The Malta Independent 20 June 2019, Thursday

Three men jailed after trying to travel with fake documents

Monday, 18 March 2019, 14:40 Last update: about 4 months ago

A court has taken a hard line on immigration offences, jailing three men who tried to use fake travel documents to travel from Malta to mainland Europe and the UK.

Quoting the Passports Ordinance, which stipulates that persons using false documents to travel will be jailed for a minimum of 6 months, magistrate Ian Farrugia jailed Adam Mussa Ayman and Al Hofiz Mohamed from Sudan, who reside at the Hal Far tent village for 6 months.

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The men had pleaded guilty to charges of knowingly being in possession of falsified documents and making use of them, under the Criminal Code, the Immigration Act and the Passports Ordinance.

The two accused had arrived in Malta on boats last October and applied for asylum. “They weren’t content to stay here whilst their application is processed,” noted the magistrate, as he was told that they were apprehended whilst boarding a flight to Brussels using fake Italian ID cards.

Legal aid lawyer Martin Fenech argued that different magistrates took different approaches to the problem. The men could have been victims of human trafficking, he argued. “You cannot prosecute victims of human trafficking for being trafficked,” he said.

But Inspector Frankie Sammut, prosecuting, pointed out that the accused had asked someone to help them get fake documents so as to leave Malta and that this was not human trafficking. “Out there they’re saying that if you are caught [with fake documents], you’ll get away scot free,” he said, adding that he wasn’t pressing for the € 11,646.87 fine contemplated in the Immigration Act and which could also be imposed on the men.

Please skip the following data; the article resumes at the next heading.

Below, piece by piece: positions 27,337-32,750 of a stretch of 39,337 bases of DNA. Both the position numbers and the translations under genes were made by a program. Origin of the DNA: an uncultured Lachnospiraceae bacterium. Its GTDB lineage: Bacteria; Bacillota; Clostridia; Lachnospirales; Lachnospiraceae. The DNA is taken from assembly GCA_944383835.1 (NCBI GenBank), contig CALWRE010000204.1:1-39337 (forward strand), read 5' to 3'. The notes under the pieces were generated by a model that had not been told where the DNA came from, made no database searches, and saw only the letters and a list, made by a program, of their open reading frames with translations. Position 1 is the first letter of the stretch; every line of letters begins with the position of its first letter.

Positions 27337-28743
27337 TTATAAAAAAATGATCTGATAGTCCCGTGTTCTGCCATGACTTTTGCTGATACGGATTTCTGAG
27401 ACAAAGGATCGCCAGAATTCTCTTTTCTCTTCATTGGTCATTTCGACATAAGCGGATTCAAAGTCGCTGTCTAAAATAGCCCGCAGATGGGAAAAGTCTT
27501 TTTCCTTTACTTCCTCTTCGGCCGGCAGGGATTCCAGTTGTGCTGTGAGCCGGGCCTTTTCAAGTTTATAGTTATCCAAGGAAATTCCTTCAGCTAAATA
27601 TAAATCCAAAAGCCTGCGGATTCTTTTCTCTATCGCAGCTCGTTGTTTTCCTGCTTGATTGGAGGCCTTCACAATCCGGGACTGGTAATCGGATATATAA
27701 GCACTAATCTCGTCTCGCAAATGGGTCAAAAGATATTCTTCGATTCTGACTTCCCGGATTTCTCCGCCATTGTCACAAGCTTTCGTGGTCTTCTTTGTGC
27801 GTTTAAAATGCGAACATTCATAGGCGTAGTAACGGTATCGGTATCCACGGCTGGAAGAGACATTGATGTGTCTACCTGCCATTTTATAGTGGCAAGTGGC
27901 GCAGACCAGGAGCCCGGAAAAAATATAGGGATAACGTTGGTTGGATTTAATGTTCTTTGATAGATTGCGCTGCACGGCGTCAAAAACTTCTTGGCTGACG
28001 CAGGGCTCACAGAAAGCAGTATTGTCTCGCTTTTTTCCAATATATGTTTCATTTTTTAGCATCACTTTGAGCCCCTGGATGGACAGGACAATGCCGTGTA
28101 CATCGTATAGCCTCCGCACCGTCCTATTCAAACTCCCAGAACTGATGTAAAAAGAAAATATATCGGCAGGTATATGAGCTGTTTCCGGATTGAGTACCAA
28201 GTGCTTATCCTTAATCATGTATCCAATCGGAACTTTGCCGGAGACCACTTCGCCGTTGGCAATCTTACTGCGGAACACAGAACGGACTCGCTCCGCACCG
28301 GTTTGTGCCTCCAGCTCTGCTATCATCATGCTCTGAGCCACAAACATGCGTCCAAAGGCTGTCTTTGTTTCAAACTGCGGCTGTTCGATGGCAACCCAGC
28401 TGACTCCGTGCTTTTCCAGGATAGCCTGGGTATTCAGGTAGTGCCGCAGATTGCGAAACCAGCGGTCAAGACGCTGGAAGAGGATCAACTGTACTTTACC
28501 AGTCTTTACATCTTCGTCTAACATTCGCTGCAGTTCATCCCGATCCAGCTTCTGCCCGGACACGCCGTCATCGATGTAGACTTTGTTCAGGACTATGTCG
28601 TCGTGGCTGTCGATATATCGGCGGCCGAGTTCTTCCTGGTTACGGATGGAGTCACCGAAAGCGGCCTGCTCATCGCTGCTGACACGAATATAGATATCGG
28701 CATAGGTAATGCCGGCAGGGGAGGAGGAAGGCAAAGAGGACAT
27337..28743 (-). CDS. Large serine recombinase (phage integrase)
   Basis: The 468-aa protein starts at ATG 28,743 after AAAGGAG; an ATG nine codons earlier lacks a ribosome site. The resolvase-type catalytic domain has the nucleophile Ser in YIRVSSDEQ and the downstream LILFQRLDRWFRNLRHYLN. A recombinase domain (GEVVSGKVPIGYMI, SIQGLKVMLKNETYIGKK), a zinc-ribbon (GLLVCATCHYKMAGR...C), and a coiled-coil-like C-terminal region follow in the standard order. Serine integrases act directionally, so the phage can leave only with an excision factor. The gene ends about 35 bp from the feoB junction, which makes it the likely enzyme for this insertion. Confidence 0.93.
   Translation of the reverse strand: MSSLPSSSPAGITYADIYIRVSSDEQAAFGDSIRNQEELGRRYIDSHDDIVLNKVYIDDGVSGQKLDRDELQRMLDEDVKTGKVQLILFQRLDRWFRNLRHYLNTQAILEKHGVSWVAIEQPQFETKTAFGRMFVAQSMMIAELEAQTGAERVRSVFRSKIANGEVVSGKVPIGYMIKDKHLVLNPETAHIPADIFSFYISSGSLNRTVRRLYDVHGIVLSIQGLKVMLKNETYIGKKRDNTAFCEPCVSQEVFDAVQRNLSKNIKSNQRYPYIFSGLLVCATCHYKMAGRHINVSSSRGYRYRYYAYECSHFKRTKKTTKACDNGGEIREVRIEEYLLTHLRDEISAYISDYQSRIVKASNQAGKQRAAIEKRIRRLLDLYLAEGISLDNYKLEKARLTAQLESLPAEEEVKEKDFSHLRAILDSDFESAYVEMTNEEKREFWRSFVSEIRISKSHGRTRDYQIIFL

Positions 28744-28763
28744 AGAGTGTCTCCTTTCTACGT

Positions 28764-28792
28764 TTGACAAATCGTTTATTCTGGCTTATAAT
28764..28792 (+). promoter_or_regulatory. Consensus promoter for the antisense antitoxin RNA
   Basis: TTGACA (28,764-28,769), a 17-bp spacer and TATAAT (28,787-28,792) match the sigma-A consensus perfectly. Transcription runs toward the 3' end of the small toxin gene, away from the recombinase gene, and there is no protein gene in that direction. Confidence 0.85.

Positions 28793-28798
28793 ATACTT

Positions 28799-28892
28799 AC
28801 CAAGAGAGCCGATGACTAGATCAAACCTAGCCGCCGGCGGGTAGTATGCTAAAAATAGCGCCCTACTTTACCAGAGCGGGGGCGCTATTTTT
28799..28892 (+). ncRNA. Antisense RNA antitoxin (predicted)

In another case this morning, an Albanian man was also jailed for six months for trying to fly to London’s Gatwick Airport on a false Greek identity card. Prendi Zef, 26, pleaded guilty to charges identical to those faced by the two men before him. Zef is thought to have entered Malta legitimately as Albanian nationals do not require a visa to visit Malta.

Fenech, also appearing as legal aid for Zef, had argued that in this case, the accused needed to leave Albania because his life was in danger, saying that this “is also a form of human trafficking.”

The 6 month jail terms buck the trend of handing criminals a suspended sentence in such cases.

Zef will be deported after serving his sentence.

 

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